From left to right, Haida Gwaii school trustees Denise Husband, Elizabeth Condrotte, and Kim Goetzinger get ready to cut the ribbons on three of the school district’s brand-new buses. Together with a fourth, 24-passenger bus, the in-house fleet is expected to save the district about $200,000 a year once the capital costs are paid off. (Andrew Hudson/Haida Gwaii Observer)

New school buses offer more safety, and savings

The wheels on Haida Gwaii’s new school buses go round and round, but their red-light cameras go click, click, click.

Among the safety features on the school district’s fleet of four brand-new buses are exterior video cameras that will record any cars or trucks which fail to stop when kids are getting on or off.

“Basically, if any car blows by while the stop sign is out, it takes a picture,” says Ron Erickson, a salesperson with First Truck Centre, which delivered the new buses last week.

Once it goes to the RCMP, that picture will be worth a $368 fine and three demerit points to the driver.

Besides the external cameras, the new buses feature larger windshields and front-mounted guard arms to keep students in the driver’s view. They also come with GPS tracking, power mirrors, a bright light above the boarding steps, disc brakes, and comfy air-ride seats for the drivers.

Parent councils need to give them a final okay, but the new buses also have interior video cameras in case there is trouble on board.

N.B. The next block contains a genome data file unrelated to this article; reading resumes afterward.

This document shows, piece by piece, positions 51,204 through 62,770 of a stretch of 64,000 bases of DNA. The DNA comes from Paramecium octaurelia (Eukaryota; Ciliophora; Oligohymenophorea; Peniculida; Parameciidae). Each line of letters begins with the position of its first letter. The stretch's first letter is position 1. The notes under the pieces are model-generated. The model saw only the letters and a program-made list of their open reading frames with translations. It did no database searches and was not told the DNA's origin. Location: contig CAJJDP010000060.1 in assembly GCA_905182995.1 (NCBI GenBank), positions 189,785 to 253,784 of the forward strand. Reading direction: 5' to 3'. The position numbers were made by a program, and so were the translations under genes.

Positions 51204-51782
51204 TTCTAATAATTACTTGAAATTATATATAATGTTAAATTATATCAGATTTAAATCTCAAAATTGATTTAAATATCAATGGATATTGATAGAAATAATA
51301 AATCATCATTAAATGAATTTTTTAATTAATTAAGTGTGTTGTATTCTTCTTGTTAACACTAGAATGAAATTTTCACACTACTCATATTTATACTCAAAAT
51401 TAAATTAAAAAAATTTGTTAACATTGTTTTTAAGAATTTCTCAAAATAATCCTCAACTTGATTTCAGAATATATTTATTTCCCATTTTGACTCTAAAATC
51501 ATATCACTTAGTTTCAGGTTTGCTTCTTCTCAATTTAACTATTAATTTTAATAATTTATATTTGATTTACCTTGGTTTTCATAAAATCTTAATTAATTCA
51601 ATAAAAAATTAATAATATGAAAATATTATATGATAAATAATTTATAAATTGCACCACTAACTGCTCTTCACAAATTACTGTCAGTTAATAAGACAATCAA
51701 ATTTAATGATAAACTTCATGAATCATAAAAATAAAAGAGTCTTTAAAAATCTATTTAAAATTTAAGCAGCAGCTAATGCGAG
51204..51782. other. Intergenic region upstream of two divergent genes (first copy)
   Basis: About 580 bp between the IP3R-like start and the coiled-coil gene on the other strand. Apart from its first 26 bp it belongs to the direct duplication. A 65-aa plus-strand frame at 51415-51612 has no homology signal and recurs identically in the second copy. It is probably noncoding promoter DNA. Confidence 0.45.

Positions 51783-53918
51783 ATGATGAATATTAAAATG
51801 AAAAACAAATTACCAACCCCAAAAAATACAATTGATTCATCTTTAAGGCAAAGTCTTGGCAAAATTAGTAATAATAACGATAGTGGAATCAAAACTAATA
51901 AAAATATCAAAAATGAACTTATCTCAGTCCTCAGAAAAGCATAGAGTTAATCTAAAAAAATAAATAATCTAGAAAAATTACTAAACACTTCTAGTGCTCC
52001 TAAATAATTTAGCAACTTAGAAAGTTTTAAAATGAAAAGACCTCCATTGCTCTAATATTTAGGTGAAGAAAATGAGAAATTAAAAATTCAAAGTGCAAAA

Speaking at a launch ceremony outside GidG̱alang Ḵuuyas Naay last Friday, Maintenance Supervisor Lao Peerless noted that all four buses cost a total of $460,000 — a significant share of B.C.’s $10 million school bus budget.

“That is almost unheard of, to get that many buses for the population of students that we have,” Peerless said.

“The ministry really came through for us.”

Running its own bus fleet is a big change for the school district, one that could eventually save around $200,000 a year and make field trips far more affordable.

Previously, the district had a bussing contract with FirstStudent Canada that was set to reach $605,000 a year. Field trips were costing about $800 or $900 on average, but should now fall to about half that.

Peerless said the school district won’t see savings in the first year — while the three 76-passenger and one 24-passenger school buses came at no cost, the district also had to buy a spare bus and a tsunami-ready bus, plus spare parts and fleet cars for the drivers.

One bus will stay parked near Gudangaay Tlaats’gaa Naay Secondary and another near Tahayghen Elementary in Masset in case of a tsunami evacuation. The shorter 24-seat bus will carry Sandspit students to GidG̱alang Ḵuuyas Naay from the ferry terminal, but may also be handy for field trips to more out-of-the-way places, such as Gray Bay.

Before blessing the new buses in Haida language, School Trustee Kim Goetzinger said the board worked hard to find a way out of what was becoming an unaffordable bussing contract.

Goetzinger also thanked the district’s bus drivers for taking such care of the islands’ children.

“There have been a lot of things in your path: mudslides, earthquakes, tsunami warnings, sheer black ice, cows, there’s just always something — deer,” she said.

“We take that for granted sometimes.”



andrew.hudson@haidagwaiiobserver.com

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